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Route Severity Diagrams

by S. Collins

Part 10 cont. from p. 88.

We can traverse along a rift if it is sufficiently narrow, by striding it, by doing a ‘back and feet’ traverse of it, or if it very narrow, by crawling along it with our body horizontal.  In all these case, we are not on the floor of the rift and so exposure signs are in order. However, the normal exposure sign means that you can’t touch the wall which is dotted, so we denote this form of traverse as under: -

 

Rift traverse above the floor – straddling or ‘back and feet’

 

Narrow rift traverse. The danger is not from falling but from slipping down and getting stuck.

PART 11.  Streams, pools, waterfalls and sumps.

By using the ‘black and white’ technique, we can make our basic sign for water indicate all the things in the title of this part.  The thing to remember here is that the WHITE constriction sign shows that the passage may be narrow , but is HIGH.  Thus, the WHITE water sign indicates that water is coming down from a HIGH place on to the caver.

The BLACK constriction sign shows that the passage is CLOSE TO THE FLOOR and thus the BLACK water sign shows that we are dealing with water ON THE FLOOR of a passage.

Again, like constriction, water signs come in two sizes and, again, one is half the passage width (all passages are always shown as being the same width) while the other is the full passage width it is reasonable to expect that the deeper signs for water indicate that there is more water about.  With these remarks in mind, the following should be self-explanatory: -

Heavy drip from above. Enough to endanger carbide lamp or camera.

 
Falling water.

 

Stream.

 

Pool.

Stream too deep to wade through.

 

Pool too deep to wade through.

 

Sump free-divable under normal conditions.

 

Sump.  Non free-divable.

 

 

PART 12.  Boulders, passage ends and entrances.

A little more on boulders completes our detail.  Boulder strewn floors entailing clambering over the rocks are shown thus: -

 

                                                …..while unstable boulders on roof or wall are shown hanging in a menacing fashion like this: -

 

                                    ….and of course, an unstable boulder ruckle becomes: -

 

It may seem odd to leave entrances until last, but the subject also covers passage termination in general.  We have: -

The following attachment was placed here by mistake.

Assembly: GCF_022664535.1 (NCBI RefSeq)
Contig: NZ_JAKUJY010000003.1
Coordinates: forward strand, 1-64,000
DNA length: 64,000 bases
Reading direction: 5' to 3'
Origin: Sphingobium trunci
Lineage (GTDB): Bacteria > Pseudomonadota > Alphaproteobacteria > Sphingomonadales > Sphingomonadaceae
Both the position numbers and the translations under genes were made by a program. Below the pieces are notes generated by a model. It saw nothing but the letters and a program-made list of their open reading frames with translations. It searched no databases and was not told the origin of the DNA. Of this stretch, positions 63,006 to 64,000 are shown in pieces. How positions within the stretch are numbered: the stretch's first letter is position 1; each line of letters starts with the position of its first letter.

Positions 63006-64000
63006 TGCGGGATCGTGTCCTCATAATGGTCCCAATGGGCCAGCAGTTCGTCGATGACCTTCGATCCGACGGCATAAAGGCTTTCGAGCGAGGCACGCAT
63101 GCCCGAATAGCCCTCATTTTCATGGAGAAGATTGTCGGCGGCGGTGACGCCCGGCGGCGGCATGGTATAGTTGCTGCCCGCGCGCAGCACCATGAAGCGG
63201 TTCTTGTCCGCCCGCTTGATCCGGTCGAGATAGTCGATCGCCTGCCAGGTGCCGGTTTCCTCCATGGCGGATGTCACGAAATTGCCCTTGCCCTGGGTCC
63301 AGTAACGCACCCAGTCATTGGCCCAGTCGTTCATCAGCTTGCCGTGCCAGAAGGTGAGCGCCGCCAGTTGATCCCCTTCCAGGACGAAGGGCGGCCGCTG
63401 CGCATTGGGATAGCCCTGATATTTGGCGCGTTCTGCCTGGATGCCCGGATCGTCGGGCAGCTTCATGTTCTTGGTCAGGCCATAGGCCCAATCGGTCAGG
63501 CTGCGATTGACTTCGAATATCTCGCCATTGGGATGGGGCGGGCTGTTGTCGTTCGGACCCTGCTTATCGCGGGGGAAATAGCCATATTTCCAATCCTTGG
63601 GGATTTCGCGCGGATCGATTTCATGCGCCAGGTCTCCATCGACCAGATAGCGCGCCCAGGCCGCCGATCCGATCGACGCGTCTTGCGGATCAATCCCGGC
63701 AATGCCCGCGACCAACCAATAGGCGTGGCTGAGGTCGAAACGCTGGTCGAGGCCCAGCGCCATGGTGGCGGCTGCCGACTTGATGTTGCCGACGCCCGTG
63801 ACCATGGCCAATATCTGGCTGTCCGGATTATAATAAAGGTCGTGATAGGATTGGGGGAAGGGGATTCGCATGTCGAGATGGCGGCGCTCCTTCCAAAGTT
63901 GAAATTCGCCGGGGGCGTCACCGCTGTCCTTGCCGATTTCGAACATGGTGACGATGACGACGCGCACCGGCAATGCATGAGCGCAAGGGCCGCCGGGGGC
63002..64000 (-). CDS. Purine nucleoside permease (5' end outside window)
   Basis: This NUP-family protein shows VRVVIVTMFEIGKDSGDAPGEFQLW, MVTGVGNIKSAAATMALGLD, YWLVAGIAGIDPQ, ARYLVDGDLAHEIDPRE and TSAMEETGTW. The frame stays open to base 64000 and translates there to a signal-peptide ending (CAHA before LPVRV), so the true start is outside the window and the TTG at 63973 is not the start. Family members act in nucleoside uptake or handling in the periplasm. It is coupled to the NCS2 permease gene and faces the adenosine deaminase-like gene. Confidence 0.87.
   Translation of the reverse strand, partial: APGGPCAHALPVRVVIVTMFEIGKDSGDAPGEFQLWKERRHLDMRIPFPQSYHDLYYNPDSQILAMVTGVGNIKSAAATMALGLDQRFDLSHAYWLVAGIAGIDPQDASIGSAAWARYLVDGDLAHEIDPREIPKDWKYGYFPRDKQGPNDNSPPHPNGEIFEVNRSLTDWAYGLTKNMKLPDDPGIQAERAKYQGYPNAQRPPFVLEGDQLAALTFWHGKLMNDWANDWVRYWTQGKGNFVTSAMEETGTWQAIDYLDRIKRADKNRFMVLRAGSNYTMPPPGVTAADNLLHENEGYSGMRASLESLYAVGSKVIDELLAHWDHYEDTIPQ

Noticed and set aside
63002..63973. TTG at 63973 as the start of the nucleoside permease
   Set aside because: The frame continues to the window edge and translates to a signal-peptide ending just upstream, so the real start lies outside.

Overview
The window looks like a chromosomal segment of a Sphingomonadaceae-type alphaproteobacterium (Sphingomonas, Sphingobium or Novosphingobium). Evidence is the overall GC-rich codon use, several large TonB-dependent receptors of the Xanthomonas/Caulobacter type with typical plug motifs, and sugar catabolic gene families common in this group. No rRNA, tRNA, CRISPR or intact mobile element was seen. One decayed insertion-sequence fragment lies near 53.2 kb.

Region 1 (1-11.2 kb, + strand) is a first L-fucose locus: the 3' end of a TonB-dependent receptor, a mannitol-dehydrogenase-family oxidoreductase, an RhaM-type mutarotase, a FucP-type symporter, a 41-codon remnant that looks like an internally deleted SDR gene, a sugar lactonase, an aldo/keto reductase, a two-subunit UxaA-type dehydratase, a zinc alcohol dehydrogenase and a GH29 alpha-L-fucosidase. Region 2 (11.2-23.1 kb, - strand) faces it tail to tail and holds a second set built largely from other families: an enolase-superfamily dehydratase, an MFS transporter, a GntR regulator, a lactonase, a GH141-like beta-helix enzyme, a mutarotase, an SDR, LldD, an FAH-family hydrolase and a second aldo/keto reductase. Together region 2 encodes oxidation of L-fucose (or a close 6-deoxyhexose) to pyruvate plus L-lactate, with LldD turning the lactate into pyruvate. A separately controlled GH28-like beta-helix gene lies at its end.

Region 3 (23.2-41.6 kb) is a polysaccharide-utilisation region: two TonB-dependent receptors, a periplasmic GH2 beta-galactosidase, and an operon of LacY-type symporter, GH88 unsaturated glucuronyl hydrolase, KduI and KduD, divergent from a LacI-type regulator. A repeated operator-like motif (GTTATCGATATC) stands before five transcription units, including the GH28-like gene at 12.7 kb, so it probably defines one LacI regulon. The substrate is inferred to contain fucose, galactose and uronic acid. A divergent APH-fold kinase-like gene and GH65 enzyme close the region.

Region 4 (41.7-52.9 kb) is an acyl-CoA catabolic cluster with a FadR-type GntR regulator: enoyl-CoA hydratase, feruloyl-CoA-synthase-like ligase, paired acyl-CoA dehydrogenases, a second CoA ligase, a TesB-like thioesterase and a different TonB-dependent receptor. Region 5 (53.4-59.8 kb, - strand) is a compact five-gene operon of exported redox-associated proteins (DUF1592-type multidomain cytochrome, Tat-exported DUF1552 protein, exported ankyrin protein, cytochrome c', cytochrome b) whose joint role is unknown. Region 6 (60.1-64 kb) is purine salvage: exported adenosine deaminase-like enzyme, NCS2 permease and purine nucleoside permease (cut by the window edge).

Entrance.

 

Pothole open to entrance.

 

Passage ends in solid rock.

 

Passage ends in boulder choke.

Passage ends in impassable rift.

 

Passage ends in impassable rift.

 

Passage ends in impassable sump.

 

Passage ends in unclimbed pitch.

 

Passage ends in unclimbed aven

 

The Grand RSD Competition

Quite fine detail is possible on an R.S.D. by suitable and intelligent combination of the R.S.D. symbols. In order to popularise this form of describing a cave, the author is prepared to give a prize on ten bob’s worth of beer to the reader who provided the best and most complete description of the imaginary cave illustrated by R.S.D. below.  The 10/- has already been deposited with Ben, and the arrangement is that the Editor will tell Ben who to supply with booze when the time comes. Closing date January 31st 1970.

The R.S.D. is on the following page.  Signs used inside pitches denote type of tackle.  Depths outside.  Some features of the cave may be inferred from the R.S.D.

 

All entries to be in to the Editor by the end of January 1970.

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The new Year issues of the B.B. includes articles of great interest.  Diving in Little Neath River Cave and Care and Maintenance of Nife cells.

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NOW THAT CHRISTMAS APPROACHES WOT ABOUT A PRESENT FOR THE BELFRY?  CASH, FURNITURE, EATING IRONS, CASH, CASH, AND MORE CASH. – SEND IT TO BOB BAGSHAW.